When Google plus Your World came out, many critics were underwhelmed. Although there were privacy concerns about personalized search results, the site’s social media elements were actually conservative considering the arsenal of tools available for finding people online. At a Social Media Week panel on Tuesday, pioneers in geosocial networking predicted a more sophisticated – and slightly creepy – future.
Computer analytics can already read entire sentences, like we saw with the command center at the Super Bowl, where tweets were monitored to help tourists find parking or to respond to emergencies. But the panelists at Tuesday’s event seemed to agree that such tools are, for the moment, half-baked. “I see huge potential,” said Gilad Lotan, vice president of research and development at Social Flow, “but there hasn’t been an ‘a-ha’ moment yet.” Social Flow scans Twitter and Facebook feeds for conversions, likes, shares, and subscribes to provide data on users that will help publishers know when and what to post for maximum exposure.
In this scenario, the site with the greatest potential for over-sharing is not Facebook, but Twitter. Because Twitter feeds and user profiles are public, tweets will play a large part in creating a person’s online persona, which is not a very complete picture for people who spend more time on other sites.
Stefan Weitz, director of search at Microsoft also noted that expertise is hard to establish online. Microsoft recently ventured into social search by incorporating expert blogs, videos, and content from discussion forums into display ads on Bing. Sparse data sets from other membership-based sites like Yelp make it difficult to come up with, say, reviews on restaurants from friends. The same would be true of advice given on community forums and comments posted to publications that don’t require a connection to a social site.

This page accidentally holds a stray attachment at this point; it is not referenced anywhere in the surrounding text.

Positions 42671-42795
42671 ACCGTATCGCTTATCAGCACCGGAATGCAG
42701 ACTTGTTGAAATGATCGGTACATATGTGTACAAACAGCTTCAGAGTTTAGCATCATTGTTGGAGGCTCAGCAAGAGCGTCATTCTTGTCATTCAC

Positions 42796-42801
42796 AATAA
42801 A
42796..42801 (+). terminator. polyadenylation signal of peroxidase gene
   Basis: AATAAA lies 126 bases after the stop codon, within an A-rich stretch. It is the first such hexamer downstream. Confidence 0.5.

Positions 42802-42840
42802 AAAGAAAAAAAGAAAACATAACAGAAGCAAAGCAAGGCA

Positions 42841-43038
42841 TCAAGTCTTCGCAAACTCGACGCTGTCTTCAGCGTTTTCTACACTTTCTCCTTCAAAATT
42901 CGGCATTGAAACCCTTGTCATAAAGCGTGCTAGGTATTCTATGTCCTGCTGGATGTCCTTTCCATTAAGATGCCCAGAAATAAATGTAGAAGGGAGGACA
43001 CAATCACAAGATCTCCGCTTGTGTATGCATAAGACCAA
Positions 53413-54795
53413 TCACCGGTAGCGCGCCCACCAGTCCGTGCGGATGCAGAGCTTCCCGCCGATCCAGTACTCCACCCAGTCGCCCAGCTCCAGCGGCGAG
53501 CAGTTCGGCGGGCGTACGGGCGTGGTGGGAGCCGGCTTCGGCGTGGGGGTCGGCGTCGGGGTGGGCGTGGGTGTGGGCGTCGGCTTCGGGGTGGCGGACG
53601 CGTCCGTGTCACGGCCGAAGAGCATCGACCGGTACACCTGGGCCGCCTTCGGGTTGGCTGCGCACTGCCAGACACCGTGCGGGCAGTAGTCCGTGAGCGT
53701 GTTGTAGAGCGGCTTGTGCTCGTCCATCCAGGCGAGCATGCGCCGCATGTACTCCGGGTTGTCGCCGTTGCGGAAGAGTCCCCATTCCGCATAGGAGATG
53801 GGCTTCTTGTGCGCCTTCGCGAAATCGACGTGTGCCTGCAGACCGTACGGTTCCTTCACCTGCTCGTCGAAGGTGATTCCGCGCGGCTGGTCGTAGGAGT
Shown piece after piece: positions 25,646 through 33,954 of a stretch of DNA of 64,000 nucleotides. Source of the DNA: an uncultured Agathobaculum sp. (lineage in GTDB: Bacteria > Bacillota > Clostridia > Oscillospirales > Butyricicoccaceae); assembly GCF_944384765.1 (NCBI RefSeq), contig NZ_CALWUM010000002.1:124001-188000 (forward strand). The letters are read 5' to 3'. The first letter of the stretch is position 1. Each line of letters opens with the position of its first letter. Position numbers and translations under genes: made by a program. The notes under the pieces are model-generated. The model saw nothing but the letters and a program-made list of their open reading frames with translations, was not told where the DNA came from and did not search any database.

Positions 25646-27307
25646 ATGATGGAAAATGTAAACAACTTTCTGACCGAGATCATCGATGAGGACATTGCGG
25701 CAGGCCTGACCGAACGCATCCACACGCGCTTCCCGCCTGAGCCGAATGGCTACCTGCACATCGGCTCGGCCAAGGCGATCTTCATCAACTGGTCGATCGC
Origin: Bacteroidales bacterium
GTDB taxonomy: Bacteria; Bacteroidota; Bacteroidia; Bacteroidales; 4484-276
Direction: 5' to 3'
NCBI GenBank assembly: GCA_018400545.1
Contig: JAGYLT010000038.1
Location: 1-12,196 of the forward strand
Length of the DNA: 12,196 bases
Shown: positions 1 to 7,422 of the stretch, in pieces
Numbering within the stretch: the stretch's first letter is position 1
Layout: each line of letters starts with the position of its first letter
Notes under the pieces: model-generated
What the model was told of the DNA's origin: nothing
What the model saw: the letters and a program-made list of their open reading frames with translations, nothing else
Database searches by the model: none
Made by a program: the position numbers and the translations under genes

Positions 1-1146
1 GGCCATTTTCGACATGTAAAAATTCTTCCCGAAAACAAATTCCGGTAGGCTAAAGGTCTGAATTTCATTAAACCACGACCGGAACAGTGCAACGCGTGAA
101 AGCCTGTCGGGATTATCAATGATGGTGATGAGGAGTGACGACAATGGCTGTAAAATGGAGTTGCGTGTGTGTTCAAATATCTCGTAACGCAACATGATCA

And there are limited means for understanding a person’s motivations for posting on a particular subject. Lotan said he became a top influencer on popcorn after somebody retweeted an offhand comment he made about the snack.
Added Brett Martin, founder and CEO of Sonar.me, “As we better understand people’s motivations for sharing, we’ll get better results.” His company’s mobile application uses a person’s publicly shared connections to locate friends, fellow alumni, and like-minded strangers nearby.
Now that geosocial tools can identify users by name, read their conversations, and connect them to the people around them in the real world, the Internet is starting to look like something out of the “Mission: Impossible” series. Imagine walking down the street and knowing the names of all the people within a two-block radius who have martial arts training. And the technology goes a step further than check-in services like Foursquare because the computer, not just the user, can tell how two people are connected.
Attitudes about combining social analytics and geolocation seem to have shifted just in the last year. In an interview with our sister blog FishbowlNY, entrepreneur Jack Smith described a very different intent behind his social analytics platform, Solariat.
“People on social media are looking for information,” Smith said. Solariat wouldn’t use geolocation to target consumers, nor would it try to collect personal information to determine its market. “We don’t want to know who says what,” Smith explained, “we only want to know what’s being said.”
Not mentioned in the panel, but worth a look, is the use of photographs in geosocial networking. Facebook already has facial recognition software in the works to identify friends in pictures before they are tagged. Right now on Google plus Your World, the only pictures that come up are profile pictures and public photo albums in which the user has been tagged. Users have very little control over which pictures of them end up online when they are not the ones doing the posting. What would happen if photos were pulled from all over the Web and tagged automatically?
It may be a stretch, but tech companies are fond of saying that it is easier to beg forgiveness than to ask for permission. And perfecting the technology is just a matter of time. “Remember Google Translate eight years ago?” said Martin. “It was terrible.” And look at it now.
Image by Cienpies Design via Shutterstock.